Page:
Who is François Pierre Guillaume Guizot?

Who is François Pierre Guillaume Guizot?

June 25, 2021 Off By Felso

François Pierre is a French politician and historian. During the July Monarchy (1830-48), he led the pro-constitutional conservatives.

After his father was executed by the Convention in 1794, he immigrated to Geneva with his mother. After returning to Paris in 1805, he studied law. He entered anti-Napoléonian literary circles. In 1812 he became professor of history at the University of Paris. XVIII of the Bourbon dynasty. Supporting the accession of Louis (1814), Guizot emerged during this period as an active defender of the constitutional monarchy and a prominent member of the group called the Doctrineists. He presented the group’s views in his work Du gouvernement représentatif et de l’état actuel de la France (1816; On Representative Government and the Current Situation of France). In 1814, with the support of Royer Collard, he was appointed secretary general of the interior ministry, as he was a staunch royalist.

Returning to the university in 1820, he was mainly engaged in historical studies between 1820-30. During this period, Histoire de la révolution d’Angleterre (1826-27; History of the English Revolution), Histoire de la civilisation en Europe (1828, 3 volumes; History of Civilization in Europe) and Histoire de la civilisation en France (1829-32, 5 volume; History of Civilization in France).

Guizot, who was among the leaders of the conservative factions during the July Monarchy, and his historian colleague and liberal rival, Adolphe Thiers, played a decisive role on the opposite sides of the political struggle. Guizot, during his ministry of education from 1832-37, enacted the law named after him (1833), which gave all citizens the possibility of secular primary education. In 1940, he briefly served as France’s ambassador to the United Kingdom. After the fall of Thiers’ cabinet, he was appointed foreign minister. He followed a policy that looked after the interests of wealthy bourgeois and capitalists. Believing that political responsibilities should be left to the elite of society, Guizot opposed changes in the voting system and masterfully ruled the vast majority who did not object to anything. During this eight-year tenure, he was particularly successful in Franco-British relations; He advocated the making of the Entente cordiale with Great Britain. He tried to preserve the status quo in Europe, which was agitated by revolutions, by approaching the conservative forces, especially Matternich. But the government could not show the same success in internal affairs; The political and financial scandals that followed the severe economic depression of 1846-47 led to an increase in anti-government demonstrations. Guizot opposed all electoral and parliamentary reforms, even though France was in a severe economic crisis, which also left bourgeois circles in a difficult position.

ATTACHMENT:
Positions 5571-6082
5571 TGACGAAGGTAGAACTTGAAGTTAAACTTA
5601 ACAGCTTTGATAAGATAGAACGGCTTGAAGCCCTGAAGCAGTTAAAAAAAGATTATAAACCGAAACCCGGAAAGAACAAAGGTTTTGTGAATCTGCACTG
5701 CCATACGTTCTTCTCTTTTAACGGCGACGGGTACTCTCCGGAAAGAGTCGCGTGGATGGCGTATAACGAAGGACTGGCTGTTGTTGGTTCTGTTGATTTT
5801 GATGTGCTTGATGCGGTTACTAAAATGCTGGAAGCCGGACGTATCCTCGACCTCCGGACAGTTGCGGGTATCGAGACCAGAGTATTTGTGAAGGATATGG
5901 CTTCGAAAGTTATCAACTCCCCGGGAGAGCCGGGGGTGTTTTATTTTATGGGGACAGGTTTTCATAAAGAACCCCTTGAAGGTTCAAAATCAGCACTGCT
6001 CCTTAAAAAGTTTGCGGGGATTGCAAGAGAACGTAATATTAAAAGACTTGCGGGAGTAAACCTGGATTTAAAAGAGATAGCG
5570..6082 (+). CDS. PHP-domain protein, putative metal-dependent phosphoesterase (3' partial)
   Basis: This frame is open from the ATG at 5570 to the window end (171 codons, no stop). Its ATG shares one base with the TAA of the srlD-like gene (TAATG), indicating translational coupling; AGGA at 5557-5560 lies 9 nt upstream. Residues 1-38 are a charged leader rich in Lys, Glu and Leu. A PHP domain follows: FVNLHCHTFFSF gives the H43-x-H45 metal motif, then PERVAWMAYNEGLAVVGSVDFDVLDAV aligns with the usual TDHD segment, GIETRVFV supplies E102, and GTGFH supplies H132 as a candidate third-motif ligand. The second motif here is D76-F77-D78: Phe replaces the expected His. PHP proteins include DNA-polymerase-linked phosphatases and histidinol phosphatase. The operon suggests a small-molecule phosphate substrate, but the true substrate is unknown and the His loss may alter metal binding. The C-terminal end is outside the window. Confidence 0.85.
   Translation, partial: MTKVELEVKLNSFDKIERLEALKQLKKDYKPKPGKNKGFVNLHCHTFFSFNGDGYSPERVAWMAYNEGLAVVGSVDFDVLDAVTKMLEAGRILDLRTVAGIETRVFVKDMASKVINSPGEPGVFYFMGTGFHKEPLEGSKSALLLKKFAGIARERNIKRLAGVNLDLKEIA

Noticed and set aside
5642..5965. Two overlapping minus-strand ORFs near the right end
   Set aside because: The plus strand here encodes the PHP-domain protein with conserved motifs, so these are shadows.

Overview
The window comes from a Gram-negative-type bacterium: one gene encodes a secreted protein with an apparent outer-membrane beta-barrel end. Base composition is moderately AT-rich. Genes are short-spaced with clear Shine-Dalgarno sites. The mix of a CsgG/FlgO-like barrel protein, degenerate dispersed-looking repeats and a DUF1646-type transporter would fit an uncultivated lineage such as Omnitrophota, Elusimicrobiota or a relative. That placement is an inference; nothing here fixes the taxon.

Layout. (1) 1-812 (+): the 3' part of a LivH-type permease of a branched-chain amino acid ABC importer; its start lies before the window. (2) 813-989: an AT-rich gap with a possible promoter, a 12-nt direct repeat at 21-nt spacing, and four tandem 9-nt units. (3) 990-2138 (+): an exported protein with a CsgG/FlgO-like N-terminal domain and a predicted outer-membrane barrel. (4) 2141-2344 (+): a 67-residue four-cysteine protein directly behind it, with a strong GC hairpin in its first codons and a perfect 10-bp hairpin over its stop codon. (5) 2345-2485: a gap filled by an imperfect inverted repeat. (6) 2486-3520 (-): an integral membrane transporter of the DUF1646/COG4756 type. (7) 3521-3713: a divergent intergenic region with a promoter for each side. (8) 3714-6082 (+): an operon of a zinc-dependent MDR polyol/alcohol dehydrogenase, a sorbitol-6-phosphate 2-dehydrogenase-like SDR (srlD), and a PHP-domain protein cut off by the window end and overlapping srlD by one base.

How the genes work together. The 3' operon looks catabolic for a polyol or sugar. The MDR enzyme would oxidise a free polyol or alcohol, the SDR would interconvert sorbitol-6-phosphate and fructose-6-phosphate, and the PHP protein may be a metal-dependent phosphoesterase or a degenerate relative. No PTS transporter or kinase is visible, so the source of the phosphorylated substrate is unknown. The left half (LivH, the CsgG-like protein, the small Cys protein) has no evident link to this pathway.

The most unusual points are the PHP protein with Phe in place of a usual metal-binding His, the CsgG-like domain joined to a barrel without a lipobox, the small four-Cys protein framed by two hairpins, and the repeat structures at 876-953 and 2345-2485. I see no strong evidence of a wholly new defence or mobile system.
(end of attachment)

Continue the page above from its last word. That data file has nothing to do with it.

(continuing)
Guizot was forced to resign from his post on February 23, 1848; The next day, the kingdom government collapsed. Despite the abdication of King Louis-Philippe in favor of his grandson, the provisional government formed by the insurgents who seized the House of Representatives declared a republic.

Guizot attempted to rally the anti-republican opposition in 1849, but without success. He could not get rid of political loneliness until the end of his life. During this period, L’Histoire de la France depuis les temps les plus reculés jusqu’en 1789 (1872-76, 5 volumes; History of France from the Beginning to 1789) and his memoirs, Mémoires pour servir à l’Histoire de mon temps ( He wrote many books, including 1858-67 Memoirs to Contribute to the History of My Age.

Who is Guillaume Guizot?